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Pure Appl. Chem., Vol. 71, No. 7, pp.1359-1383, 1999



Significance of the Long Range Transport of Pesticides in the Atmosphere
IUPAC Reports on Pesticides (41)

(Technical Report)

J. B. Unsworth, R. D. Wauchope, A-W. Klein, E. Dorn, B. Zeeh, S.M. Yeh, M. Akerblom, K.D. Racke, B.Rubin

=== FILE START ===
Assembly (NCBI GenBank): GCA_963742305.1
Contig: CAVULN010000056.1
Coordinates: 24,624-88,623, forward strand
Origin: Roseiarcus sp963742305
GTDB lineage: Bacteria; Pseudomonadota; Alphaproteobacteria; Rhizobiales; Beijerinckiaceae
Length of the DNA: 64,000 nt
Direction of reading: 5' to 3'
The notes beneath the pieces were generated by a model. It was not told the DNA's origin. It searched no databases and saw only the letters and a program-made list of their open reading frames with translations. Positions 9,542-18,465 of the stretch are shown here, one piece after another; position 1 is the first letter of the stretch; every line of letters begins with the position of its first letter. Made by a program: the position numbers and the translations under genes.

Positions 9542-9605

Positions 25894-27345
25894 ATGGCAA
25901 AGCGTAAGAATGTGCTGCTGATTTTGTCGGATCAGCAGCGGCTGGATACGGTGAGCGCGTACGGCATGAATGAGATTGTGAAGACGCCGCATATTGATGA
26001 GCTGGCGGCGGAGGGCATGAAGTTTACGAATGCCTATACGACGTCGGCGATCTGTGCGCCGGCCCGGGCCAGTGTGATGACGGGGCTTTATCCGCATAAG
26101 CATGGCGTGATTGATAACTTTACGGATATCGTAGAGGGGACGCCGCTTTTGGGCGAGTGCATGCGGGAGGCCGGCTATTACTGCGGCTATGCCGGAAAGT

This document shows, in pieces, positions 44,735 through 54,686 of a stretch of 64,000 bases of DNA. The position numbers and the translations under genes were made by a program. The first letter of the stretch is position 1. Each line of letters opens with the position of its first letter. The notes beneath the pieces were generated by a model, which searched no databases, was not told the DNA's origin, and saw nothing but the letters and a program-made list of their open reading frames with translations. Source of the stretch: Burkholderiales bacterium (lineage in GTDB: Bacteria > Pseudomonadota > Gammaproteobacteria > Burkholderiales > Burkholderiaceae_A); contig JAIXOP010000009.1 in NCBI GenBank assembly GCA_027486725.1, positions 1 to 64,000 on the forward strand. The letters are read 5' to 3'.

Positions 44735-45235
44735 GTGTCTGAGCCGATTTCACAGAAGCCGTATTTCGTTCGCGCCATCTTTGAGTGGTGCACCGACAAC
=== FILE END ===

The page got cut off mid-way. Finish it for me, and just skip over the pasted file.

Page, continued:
Synopsis: Since the 1960’s there has been a growing body of data regarding the presence of pesticides in the atmosphere. The monitoring results obtained show that traces of pesticides may undergo long range transport and be deposited considerable distances away from the treatment areas, including remote areas such as the Arctic and Antarctic regions. Pesticides have been found in air, rain, cloud water, fog and snow. The appearance and subsequent behaviour of pesticides in the atmosphere are complex processes and the concentrations found depend on several variables such as their volatility, photostability, method of application and extent of use. Whilst volatility of pesticides can be linked to their Henry’s Law constant this is very much a simplification since it is also influenced by the surfaces treated, e.g. soil or leaves, and by the extent to which aerosols are formed during the application. The disappearance of pesticides from the atmosphere is due to hydrolysis, indirect photolysis via OH. radicals and to deposition in rain. Pesticides which are resistant to hydrolysis and photolysis can be transported over great distances, for example, organochlorine insecticides have been detected in the Arctic regions. In general, concentrations in rainwater are, when detected, in the low or sub mg/l range and highest concentrations are found during the time of application. The use of fugacity models has been shown to be a useful approach to predict concentrations in air. Under most conditions the presence of pesticides in air, or rainwater, has no significant effects on non-target systems, including direct and indirect effects. Exceptions to this are damage by auxin-type herbicides to sensitive plants which has resulted on restrictions in their use in certain areas and transient chlorotic spotting thought to be caused by drift of aerosols from application of low rate sulfonyl urea herbicides. For animal species one possible exception has been postulated. This is for persistent organochlorine pesticides in Arctic regions where, due to the very oligotrophic nature of the Arctic ocean, they are more liable to bioaccumulate and be transported in the food web giving enhanced levels in mothers’ milk.

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